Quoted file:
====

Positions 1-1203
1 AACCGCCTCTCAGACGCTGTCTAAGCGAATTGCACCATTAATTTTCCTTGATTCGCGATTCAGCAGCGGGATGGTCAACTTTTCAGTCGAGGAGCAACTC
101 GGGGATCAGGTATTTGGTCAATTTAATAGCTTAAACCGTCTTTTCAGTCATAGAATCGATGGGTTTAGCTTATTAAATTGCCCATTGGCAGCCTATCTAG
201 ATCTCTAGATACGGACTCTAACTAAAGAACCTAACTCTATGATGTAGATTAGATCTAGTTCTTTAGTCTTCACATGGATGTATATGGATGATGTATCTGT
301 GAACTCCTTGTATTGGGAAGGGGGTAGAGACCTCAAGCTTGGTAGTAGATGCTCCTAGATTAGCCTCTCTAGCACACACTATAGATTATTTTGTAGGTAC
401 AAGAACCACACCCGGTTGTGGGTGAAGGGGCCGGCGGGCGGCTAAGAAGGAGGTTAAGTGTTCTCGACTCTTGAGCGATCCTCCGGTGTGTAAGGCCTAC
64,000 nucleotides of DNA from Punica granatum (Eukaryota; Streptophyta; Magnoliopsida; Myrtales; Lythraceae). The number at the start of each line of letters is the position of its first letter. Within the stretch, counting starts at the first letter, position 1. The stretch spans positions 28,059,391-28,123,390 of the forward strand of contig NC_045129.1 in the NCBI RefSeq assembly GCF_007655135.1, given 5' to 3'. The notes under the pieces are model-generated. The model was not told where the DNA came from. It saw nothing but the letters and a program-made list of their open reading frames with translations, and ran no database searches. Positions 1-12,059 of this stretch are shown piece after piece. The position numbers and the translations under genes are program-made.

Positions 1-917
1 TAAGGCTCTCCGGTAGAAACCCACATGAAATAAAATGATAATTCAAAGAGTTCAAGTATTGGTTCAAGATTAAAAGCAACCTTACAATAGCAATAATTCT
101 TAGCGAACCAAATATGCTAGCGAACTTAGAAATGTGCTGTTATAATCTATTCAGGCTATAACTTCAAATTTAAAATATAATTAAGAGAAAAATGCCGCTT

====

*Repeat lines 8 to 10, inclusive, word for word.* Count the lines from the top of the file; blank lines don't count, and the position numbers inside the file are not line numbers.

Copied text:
Positions 1-917
1 TAAGGCTCTCCGGTAGAAACCCACATGAAATAAAATGATAATTCAAAGAGTTCAAGTATTGGTTCAAGATTAAAAGCAACCTTACAATAGCAATAATTCT
101 TAGCGAACCAAATATGCTAGCGAACTTAGAAATGTGCTGTTATAATCTATTCAGGCTATAACTTCAAATTTAAAATATAATTAAGAGAAAAATGCCGCTT